The Carlynton School District began renovations on its three school buildings, the largest being at Carnegie and Crafton elementary schools. Main priorities approved included upgraded security features, including an electronic entry system and captured vestibules.

The approval and upgrades came in the wake of the deadly 2012 shootings at Sandy Hook Elementary School in Connecticut.


Crafton Elementary School celebrated its 100th birthday in 2013 after beginning as Crafton High School and becoming an elementary school in the 1970s.

The spring celebration included an open house at the school with the district's marching band and cheerleaders.

Prime Time TV

Some Crafton Elementary School students and teachers will make their prime time television debut in 2014 after filming for the show “Sea Rescue” came to the school in fall 2013.

Producers of the series came to Crafton after hearing of Susan Kosko's class studying English through dolphins who watched live the harrowing rescue of Seymour, a dolphin in Florida.

Special surprise

Bridgeville serviceman Adam Schwiederowski surprised his 7-year-old daughter, Autumn, at Chartiers Valley Primary School after returning home from Afghanistan just in time for Thanksgiving.

Schwiederowski posed as the first-grade class's mystery reader before coming out and surprising his daughter. Autumn got to take the rest of the day off of school to spend with her father.

Collier recreation

After planning and securing funds, ground was broken for the Collier Park Recreation Center July 30.

The recreation center will be at the site of the former U.S. Army Charles E. Kelly Support facility, which the Army sold to the township with the stipulation it be used for parks and recreation.

Once finished, the facility will include a 8,750-square-foot gymnasium, an elevated walking track, locker rooms and a lounge area, party and banquet rooms and group exercise rooms.

Megan Guza is a staff writer for Trib Total Media. She can be reached at 412-388-5810 or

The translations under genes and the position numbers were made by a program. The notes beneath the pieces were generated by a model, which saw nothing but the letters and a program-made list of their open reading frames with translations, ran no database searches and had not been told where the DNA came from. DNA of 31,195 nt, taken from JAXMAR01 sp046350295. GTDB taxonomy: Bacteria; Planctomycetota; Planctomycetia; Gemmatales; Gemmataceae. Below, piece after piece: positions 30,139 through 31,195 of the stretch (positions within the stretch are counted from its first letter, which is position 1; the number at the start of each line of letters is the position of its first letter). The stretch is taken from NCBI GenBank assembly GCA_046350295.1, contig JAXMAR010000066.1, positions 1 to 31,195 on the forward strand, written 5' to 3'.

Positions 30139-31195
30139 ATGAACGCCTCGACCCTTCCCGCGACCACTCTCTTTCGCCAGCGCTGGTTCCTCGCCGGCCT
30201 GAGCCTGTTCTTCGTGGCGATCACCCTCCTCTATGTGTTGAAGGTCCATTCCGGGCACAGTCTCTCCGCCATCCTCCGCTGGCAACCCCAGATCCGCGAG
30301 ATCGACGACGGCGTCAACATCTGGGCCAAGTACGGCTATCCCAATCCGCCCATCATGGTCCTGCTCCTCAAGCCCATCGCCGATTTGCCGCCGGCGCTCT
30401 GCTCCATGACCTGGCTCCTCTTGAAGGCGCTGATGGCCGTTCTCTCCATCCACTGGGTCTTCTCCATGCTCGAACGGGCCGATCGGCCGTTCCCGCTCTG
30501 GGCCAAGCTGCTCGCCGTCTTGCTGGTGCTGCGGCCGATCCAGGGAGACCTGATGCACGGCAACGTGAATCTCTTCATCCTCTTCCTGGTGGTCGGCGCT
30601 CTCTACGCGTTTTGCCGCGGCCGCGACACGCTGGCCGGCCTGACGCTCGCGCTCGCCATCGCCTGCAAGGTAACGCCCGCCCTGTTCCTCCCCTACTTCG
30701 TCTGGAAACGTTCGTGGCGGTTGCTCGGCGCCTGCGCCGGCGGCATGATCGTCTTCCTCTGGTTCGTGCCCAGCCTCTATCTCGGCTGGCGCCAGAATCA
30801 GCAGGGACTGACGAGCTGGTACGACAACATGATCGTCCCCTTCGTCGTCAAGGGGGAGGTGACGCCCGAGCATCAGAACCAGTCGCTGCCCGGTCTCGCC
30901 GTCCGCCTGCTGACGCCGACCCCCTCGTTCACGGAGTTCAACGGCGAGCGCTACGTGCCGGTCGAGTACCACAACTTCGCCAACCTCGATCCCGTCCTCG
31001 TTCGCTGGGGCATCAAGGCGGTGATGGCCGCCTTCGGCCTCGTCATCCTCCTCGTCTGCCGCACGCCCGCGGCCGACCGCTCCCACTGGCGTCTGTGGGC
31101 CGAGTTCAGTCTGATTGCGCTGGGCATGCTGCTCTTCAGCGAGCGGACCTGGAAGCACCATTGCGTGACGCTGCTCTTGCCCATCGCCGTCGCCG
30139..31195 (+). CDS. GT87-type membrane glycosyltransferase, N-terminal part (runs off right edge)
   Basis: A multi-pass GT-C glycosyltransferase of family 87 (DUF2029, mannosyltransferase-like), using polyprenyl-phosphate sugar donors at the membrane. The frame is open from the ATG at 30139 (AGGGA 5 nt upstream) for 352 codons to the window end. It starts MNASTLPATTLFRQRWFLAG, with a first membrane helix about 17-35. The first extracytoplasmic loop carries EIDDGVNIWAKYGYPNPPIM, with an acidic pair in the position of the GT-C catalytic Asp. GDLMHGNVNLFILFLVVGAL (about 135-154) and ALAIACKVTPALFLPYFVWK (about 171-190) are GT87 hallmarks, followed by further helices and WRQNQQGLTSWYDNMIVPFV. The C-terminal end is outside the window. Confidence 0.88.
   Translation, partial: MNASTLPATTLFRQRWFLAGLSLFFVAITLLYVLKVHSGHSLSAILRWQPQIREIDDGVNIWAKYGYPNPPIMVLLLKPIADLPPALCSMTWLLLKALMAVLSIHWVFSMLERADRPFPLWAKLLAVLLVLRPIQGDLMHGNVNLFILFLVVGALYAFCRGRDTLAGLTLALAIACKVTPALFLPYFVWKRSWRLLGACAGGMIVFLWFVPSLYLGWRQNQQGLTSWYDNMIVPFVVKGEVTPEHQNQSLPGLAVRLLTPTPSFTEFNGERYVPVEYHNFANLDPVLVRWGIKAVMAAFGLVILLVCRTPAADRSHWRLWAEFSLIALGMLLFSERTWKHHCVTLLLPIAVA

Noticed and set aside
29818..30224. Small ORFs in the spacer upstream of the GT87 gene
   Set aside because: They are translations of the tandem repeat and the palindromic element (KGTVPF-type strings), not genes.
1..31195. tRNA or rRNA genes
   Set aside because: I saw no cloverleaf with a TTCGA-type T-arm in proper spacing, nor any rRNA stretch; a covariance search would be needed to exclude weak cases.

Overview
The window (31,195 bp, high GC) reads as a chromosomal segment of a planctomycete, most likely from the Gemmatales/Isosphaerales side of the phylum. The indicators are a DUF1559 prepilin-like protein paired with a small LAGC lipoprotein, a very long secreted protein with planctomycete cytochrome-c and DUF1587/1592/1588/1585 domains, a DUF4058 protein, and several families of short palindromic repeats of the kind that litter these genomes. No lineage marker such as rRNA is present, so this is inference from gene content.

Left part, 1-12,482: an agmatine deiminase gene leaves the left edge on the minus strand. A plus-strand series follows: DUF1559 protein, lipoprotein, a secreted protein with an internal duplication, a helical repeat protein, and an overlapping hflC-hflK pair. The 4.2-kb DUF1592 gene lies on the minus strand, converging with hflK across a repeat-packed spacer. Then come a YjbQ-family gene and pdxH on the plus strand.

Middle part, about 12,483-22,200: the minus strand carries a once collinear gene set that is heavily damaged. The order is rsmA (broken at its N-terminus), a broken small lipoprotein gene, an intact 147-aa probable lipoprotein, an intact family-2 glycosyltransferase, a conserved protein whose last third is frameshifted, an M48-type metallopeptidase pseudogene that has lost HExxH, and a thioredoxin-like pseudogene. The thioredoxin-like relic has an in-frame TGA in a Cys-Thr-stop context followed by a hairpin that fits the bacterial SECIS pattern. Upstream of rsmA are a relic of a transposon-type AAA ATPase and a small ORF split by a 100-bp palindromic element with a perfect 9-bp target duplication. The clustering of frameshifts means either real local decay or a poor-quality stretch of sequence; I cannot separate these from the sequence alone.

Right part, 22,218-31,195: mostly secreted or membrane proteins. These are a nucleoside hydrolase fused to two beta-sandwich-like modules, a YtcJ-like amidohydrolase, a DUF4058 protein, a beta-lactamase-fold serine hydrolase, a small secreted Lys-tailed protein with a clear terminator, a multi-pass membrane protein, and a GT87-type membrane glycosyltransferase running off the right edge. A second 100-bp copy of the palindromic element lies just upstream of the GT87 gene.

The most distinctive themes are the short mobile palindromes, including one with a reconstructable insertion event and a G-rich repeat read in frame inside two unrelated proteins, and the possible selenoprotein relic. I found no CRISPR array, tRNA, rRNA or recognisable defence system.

TribLIVE commenting policy

You are solely responsible for your comments and by using you agree to our Terms of Service.

We moderate comments. Our goal is to provide substantive commentary for a general readership. By screening submissions, we provide a space where readers can share intelligent and informed commentary that enhances the quality of our news and information.

While most comments will be posted if they are on-topic and not abusive, moderating decisions are subjective. We will make them as carefully and consistently as we can. Because of the volume of reader comments, we cannot review individual moderation decisions with readers.

We value thoughtful comments representing a range of views that make their point quickly and politely. We make an effort to protect discussions from repeated comments either by the same reader or different readers

We follow the same standards for taste as the daily newspaper. A few things we won't tolerate: personal attacks, obscenity, vulgarity, profanity (including expletives and letters followed by dashes), commercial promotion, impersonations, incoherence, proselytizing and SHOUTING. Don't include URLs to Web sites.

We do not edit comments. They are either approved or deleted. We reserve the right to edit a comment that is quoted or excerpted in an article. In this case, we may fix spelling and punctuation.

We welcome strong opinions and criticism of our work, but we don't want comments to become bogged down with discussions of our policies and we will moderate accordingly.

We appreciate it when readers and people quoted in articles or blog posts point out errors of fact or emphasis and will investigate all assertions. But these suggestions should be sent via e-mail. To avoid distracting other readers, we won't publish comments that suggest a correction. Instead, corrections will be made in a blog post or in an article.